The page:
The UK is a pretty bad place to live at the moment. Except for the US, and well a lot of other places. I guess what I’m saying is that things are pretty bad politically and in terms of economically, but then the rest of the world is pretty screwed as well.
Britain today is a poor and divided country. Parts of London and the southeast of England might be among the wealthiest places on the planet, but swaths of northern England, Wales, Scotland, and Northern Ireland are among Western Europe’s poorest. Barely a decade ago, the average Brit was as wealthy as the average German. Now they are about 15 percent poorer—and 30 percent worse off than the typical American.
In the 2016 Brexit referendum and then in the 2019 general election, Johnson offered voters the chance to “take back control” of their destiny, to rebalance the country and to pull it together again. On both occasions, he won.
Six years on, however, we can safely say his project is failing. His government is busy trying to wrest back more control rather than exercising what it has regained. It has not united the country. It has not even begun to level it up.
The truth is, this government won’t accomplish any of that. Until Britain stops trying to restore a vanished past—whether the one imagined by its pro-Brexit Leavers or its anti-Brexit Remainers—and begins to construct a viable future, the country as a whole never will.
Developing Questions “(And) what kind of X (is that X)?” “(And) is there anything else about X?” “(And) where is X? or (And) whereabouts is X?” “(And) that’s X like what?” “(And) is there a relationship between X and Y?” “(And) when X, what happens to Y?
Sequence and Source Questions “(And) then what happens? or (And) what happens next?” “(And) what happens just before X?” “(And) where could X come from?”
Intention Questions “(And) what would X like to have happen?” “(And) what needs to happen for X?” “(And) can X (happen)?”
The first two questions: “What kind of X (is that X)?” and “Is there anything else about X?” are the most commonly used.
As a general guide, these two questions account for around 50% of the questions asked in a typical Clean Language session.
I had a great chat with Kristian Still this week, for the first time in about a decade. Kristian was part of EdTechRoundUp back in the day, and early EduTwitter. Among the many things we discussed is his enthusiasm for “clean questioning” which I’m going to investigate further.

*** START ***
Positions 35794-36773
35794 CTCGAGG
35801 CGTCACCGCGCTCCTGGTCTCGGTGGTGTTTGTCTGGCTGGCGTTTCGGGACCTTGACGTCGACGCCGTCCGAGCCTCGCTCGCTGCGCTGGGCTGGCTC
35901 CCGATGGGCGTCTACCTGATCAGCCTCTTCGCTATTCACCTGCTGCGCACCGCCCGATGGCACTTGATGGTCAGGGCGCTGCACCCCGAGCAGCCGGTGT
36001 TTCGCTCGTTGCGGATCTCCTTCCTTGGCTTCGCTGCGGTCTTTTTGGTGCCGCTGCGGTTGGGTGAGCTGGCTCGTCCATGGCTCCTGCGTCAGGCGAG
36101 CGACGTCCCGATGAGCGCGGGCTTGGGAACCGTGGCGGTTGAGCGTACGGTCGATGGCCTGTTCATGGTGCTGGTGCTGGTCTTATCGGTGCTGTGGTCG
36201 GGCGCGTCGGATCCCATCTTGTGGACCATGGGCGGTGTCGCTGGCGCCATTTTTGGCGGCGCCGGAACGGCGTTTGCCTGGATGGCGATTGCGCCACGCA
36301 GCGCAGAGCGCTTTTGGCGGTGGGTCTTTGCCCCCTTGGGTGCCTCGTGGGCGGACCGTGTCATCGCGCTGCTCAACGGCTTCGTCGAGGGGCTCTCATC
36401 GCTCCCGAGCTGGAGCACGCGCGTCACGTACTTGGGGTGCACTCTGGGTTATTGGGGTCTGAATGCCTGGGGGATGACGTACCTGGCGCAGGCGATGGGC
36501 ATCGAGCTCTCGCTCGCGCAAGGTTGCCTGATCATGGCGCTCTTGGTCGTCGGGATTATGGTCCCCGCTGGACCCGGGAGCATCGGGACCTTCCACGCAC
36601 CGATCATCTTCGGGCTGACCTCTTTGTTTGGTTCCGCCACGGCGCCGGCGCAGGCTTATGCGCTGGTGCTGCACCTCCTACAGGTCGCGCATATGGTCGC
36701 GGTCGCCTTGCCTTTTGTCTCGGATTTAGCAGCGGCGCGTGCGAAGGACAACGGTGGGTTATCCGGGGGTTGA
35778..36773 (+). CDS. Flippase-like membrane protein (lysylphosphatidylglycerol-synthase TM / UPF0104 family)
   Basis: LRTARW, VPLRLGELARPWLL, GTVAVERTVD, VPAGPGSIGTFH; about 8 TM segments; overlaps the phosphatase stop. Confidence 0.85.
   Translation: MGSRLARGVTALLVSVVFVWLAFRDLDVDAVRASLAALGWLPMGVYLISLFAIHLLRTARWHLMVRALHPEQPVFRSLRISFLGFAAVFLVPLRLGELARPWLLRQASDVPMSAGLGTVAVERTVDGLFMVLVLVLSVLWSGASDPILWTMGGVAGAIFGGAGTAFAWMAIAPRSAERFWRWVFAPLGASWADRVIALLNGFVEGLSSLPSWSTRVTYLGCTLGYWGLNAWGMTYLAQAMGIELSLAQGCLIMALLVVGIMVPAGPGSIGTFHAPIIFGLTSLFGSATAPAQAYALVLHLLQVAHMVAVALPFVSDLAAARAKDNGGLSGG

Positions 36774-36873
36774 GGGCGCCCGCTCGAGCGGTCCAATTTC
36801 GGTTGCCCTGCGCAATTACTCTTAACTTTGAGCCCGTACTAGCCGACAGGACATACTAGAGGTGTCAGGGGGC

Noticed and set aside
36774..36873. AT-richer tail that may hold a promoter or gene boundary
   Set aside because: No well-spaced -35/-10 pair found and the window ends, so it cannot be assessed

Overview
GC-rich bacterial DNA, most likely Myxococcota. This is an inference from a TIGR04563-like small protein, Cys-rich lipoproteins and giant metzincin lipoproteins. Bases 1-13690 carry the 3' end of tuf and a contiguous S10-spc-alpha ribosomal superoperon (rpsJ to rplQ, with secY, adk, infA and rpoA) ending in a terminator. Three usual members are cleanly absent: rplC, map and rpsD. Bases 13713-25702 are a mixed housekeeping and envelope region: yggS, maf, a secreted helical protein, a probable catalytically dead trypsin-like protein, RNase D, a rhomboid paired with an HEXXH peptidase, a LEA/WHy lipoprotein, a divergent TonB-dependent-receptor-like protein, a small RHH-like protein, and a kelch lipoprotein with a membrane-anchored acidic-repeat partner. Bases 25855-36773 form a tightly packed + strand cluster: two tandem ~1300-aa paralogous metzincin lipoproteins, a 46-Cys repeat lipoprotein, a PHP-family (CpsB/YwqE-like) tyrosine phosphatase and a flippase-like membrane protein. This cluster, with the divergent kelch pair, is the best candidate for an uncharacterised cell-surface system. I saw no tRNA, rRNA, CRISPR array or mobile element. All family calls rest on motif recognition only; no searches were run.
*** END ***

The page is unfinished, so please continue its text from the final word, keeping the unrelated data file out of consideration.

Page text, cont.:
Even our throwaway habits can add up to a mountain of carbon. Consider all the little social emails we shoot back and forth—“thanks,” “got it,” “lol.” The UK energy firm Ovo examined email usage and—using data from Lancaster University professor Mike Berners-Lee, who analyzes carbon footprints—they found that if every adult in the UK just sent one less “thank you” email per day, it would cut 16 tons of carbon each year, equal to 22 round-trip flights between New York and London. They also found that 49 percent of us often send thank-you emails to people “within talking distance.” We can lower our carbon output if we’d just take the headphones off for a minute and stop behaving like a bunch of morlocks.
Clive Thompson (WIRED)
Small differences all add up. Our design choices and the decisions we make about technology all have a part to play in fighting climate change.
When you boil it down, neumorphism is a focus on how light moves in three-dimensional space. Its predecessor, skeumorphism, created realism in digital interfaces by simulating textures on surfaces like felt on a poker table or the brushed metal of a tape recorder. An ancillary — though under-developed — aspect of this design style was lighting that interacted realistically with the materials that were being represented; this is why shadows and darkness were so prevalent in those early interfaces.